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dispatching on keywords
- To: email@example.com
- Subject: dispatching on keywords
- From: Jonathan Bachrach <Jonathan.Bachrach@ircam.fr>
- Date: Fri, 13 Nov 1992 15:59:48 +0100
I would like to see specializers on keywords in Dylan. Although it
might be hazardous to implement Scott Fahlman's proposal, it seems
that adding specializers to keywords is feasible.
David Moon replied to Scott with a reason why specializing on keywords
might be difficult:
> The problem with specializing on missing arguments is that if different
> methods have different defaults, it may not be possible to sort the applicable
> methods into a consistent order. Certainly that is true in CLOS. Suppose
> method m1 specifies type <x> and defaults to an instance of <w>, while method
> m2 specifies type <y> and defaults to an instance of <v>. Now suppose the CPL
> of <v> is (<v> <y> <x> <object>) and the CPL of <w> is (<w> <x> <y> <object>).
> Is m1 or m2 more specific? This is why CLOS doesn't allow specializing
> optional and keyword arguments. Dylan doesn't actually specify the full set
> of rules for finding the most specific method yet (see p.82 of the Dylan
> book), so perhaps we could jigger the rules to make your proposal work. But
> there are obvious dangers in that.
I don't understand how <x> can inherit from <y> while <y> inherits
from <x>. This is not a proper class heterarchy. What am I missing?
David Moon goes on to state why it would be hazardous to adopt Scott's
proposal, but he does not state a reason which would preclude adding
specializers to the current keyword system. On the contrary, he says
`perhaps we could jigger the rules'. Well then, here is my attempt to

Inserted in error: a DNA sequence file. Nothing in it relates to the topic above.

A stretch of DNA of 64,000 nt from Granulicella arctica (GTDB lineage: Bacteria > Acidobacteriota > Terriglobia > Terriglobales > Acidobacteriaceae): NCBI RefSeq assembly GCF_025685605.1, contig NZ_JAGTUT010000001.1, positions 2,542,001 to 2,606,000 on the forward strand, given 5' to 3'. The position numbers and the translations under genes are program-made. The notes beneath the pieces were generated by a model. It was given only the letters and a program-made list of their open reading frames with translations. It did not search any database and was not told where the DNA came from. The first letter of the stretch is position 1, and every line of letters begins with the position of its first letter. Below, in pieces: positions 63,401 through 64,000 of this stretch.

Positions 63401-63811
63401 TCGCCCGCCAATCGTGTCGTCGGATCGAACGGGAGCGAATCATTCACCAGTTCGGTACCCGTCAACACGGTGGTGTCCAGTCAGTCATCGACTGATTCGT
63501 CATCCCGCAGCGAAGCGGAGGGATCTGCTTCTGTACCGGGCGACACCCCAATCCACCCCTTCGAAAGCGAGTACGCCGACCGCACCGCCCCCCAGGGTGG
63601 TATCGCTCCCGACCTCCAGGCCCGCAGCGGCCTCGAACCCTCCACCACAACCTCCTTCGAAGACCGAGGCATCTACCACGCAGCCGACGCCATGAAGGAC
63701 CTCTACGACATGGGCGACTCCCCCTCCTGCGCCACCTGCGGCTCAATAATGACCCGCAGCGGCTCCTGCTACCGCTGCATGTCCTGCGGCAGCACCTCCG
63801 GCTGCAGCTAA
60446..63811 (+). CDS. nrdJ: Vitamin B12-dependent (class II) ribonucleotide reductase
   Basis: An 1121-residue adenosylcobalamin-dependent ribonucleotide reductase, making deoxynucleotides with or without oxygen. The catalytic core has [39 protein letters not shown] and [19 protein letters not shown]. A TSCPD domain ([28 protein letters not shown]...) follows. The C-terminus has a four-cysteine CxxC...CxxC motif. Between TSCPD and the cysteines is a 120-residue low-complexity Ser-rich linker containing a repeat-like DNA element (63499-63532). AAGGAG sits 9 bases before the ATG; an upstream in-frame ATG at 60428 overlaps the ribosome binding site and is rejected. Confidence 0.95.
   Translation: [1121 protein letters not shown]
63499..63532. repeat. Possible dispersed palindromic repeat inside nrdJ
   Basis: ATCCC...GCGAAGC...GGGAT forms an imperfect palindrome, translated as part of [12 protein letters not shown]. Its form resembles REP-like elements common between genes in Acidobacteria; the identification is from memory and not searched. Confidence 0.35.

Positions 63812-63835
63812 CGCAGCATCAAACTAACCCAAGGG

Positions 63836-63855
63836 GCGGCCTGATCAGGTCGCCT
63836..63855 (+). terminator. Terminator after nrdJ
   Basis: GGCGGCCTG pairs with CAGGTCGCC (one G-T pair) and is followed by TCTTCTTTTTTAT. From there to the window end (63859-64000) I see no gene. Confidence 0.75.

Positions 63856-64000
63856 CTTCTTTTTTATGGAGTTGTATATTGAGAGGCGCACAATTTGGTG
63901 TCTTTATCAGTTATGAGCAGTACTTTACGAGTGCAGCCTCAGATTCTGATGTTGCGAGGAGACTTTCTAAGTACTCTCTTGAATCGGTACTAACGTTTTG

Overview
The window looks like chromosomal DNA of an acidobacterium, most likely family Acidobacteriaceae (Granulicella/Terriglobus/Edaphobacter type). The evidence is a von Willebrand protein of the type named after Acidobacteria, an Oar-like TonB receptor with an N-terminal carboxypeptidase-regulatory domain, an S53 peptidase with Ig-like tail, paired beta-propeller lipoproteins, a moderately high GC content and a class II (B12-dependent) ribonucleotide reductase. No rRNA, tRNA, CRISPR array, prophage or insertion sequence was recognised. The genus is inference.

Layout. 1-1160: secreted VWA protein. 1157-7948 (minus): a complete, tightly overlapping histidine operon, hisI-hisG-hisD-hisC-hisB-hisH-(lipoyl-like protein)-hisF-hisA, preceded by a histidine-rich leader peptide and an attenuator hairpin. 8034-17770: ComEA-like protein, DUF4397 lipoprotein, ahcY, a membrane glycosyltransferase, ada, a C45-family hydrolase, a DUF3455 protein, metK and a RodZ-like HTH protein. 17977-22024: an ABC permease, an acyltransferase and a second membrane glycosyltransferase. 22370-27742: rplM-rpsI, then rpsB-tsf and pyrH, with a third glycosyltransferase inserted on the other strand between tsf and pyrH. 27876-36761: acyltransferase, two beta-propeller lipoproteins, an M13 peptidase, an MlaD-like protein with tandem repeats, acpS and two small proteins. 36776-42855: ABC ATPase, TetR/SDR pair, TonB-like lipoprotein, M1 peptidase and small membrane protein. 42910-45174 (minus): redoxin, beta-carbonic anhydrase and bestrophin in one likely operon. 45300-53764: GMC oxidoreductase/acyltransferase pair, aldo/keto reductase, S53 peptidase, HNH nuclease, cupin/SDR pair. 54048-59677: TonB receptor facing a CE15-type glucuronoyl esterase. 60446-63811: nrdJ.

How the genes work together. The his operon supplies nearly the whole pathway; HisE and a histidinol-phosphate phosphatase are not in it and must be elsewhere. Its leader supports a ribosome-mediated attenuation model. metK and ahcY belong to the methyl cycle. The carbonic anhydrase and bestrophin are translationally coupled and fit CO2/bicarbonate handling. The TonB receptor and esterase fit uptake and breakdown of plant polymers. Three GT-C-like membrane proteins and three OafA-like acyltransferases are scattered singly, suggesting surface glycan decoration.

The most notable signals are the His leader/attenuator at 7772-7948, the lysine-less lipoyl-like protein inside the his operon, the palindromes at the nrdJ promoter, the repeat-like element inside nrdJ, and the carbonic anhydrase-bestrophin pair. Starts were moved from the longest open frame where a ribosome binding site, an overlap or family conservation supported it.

`jigger the rules'.
When all keyword values are specified, the most specific method is
chosen just like with required parameters. When a particular keyword
value is not specified, the keyword's specializers (from the list of
applicable methods) are sorted according to specificity and then
In the following quote, David Moon gives another example of why it's
difficult to specialize #key parameters:
> The problem is the unclear semantics of allowing specialization of parameters
> that are optional, i.e. that are defaulted if the caller does not supply a
> corresponding argument. Consider this example (using an invented syntax for
> specializing keyword parameters that is probably not right):
> (define-method f (#key (a: 100 <integer>)) "method 1")
> (define-method f (#key (a: 'foo <symbol>)) "method 2")
> (f a: 15) => "method 1"
> (f a: 'x) => "method 2"
> (f) => what??
My answer is:
(f) => "method 1"
because (class-name <integer>) < (class-name <symbol>) in
I must say that I think that this is a rather contrived example and
that user's shouldn't design and use code such as this. But
nonetheless, there is a formal rule that describes the
I would think that the required parameters should specify the
most-specific-method and that the specializers on the keywords are
useful for type declarations.
I think it is indispensible to allow specializers (type declarations)
on keyword parameters and if people don't like my proposal, I strongly
encourage them to try their hand at jiggering the rules.
-- jonathan bachrach
31, rue Saint-Merri
F75004 Paris, France